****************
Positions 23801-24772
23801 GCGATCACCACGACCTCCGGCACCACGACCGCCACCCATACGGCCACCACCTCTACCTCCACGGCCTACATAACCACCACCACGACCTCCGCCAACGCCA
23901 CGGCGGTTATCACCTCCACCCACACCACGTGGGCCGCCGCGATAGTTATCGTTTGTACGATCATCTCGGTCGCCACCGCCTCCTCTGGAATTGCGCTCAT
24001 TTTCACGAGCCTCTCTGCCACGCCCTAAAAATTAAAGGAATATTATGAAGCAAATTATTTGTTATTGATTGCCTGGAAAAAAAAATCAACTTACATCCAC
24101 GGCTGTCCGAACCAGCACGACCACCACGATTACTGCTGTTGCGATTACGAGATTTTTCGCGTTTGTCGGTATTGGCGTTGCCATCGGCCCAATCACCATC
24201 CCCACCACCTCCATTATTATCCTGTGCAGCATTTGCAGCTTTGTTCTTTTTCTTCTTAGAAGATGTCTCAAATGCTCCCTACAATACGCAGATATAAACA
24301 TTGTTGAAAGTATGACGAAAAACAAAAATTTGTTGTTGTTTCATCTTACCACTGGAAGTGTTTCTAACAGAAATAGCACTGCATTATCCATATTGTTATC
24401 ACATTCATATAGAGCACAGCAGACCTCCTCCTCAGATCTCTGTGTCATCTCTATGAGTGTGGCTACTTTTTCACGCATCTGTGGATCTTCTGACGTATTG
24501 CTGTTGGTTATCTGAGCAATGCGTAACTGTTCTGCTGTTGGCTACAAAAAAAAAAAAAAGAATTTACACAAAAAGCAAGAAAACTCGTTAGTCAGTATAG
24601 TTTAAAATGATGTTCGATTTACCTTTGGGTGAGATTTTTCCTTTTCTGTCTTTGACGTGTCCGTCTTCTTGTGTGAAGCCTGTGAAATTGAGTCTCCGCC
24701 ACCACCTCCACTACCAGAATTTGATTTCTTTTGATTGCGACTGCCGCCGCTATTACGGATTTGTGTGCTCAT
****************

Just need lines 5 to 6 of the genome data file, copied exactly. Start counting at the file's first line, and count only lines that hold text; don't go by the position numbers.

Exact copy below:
24101 GGCTGTCCGAACCAGCACGACCACCACGATTACTGCTGTTGCGATTACGAGATTTTTCGCGTTTGTCGGTATTGGCGTTGCCATCGGCCCAATCACCATC
24201 CCCACCACCTCCATTATTATCCTGTGCAGCATTTGCAGCTTTGTTCTTTTTCTTCTTAGAAGATGTCTCAAATGCTCCCTACAATACGCAGATATAAACA